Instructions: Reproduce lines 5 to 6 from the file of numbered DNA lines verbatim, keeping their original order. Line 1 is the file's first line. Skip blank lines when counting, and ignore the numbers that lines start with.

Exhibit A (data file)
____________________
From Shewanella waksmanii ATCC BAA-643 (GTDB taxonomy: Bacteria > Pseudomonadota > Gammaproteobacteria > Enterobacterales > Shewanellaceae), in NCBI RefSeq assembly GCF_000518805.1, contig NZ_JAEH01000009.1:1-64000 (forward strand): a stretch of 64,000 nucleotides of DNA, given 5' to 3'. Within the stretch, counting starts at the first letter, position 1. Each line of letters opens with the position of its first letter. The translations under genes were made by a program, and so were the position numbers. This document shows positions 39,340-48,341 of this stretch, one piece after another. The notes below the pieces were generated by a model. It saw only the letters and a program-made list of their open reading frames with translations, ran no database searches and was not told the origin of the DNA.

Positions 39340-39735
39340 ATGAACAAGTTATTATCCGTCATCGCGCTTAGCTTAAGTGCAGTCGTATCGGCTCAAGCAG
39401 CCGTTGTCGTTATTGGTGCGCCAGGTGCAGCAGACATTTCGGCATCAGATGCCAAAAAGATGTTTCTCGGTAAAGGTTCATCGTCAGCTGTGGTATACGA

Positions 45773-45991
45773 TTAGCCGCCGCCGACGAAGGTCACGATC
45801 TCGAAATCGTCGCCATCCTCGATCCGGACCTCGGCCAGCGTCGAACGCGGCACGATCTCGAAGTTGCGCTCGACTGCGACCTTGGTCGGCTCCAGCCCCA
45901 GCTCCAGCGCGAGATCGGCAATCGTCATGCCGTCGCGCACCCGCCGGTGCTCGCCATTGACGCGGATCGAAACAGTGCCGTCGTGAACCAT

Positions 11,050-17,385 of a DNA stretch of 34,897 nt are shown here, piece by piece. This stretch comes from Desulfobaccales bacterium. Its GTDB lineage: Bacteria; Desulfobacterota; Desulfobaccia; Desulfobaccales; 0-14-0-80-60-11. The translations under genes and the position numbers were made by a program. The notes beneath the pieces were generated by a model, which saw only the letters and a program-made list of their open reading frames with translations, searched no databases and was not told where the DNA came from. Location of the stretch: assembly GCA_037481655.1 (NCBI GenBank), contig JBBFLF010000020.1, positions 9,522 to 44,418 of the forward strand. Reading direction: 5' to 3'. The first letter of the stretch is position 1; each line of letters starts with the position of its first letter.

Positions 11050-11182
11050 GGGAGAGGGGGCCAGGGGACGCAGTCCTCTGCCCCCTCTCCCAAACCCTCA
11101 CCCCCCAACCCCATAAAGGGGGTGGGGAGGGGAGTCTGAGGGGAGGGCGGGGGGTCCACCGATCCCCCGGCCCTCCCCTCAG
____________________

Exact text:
Positions 45773-45991
45773 TTAGCCGCCGCCGACGAAGGTCACGATC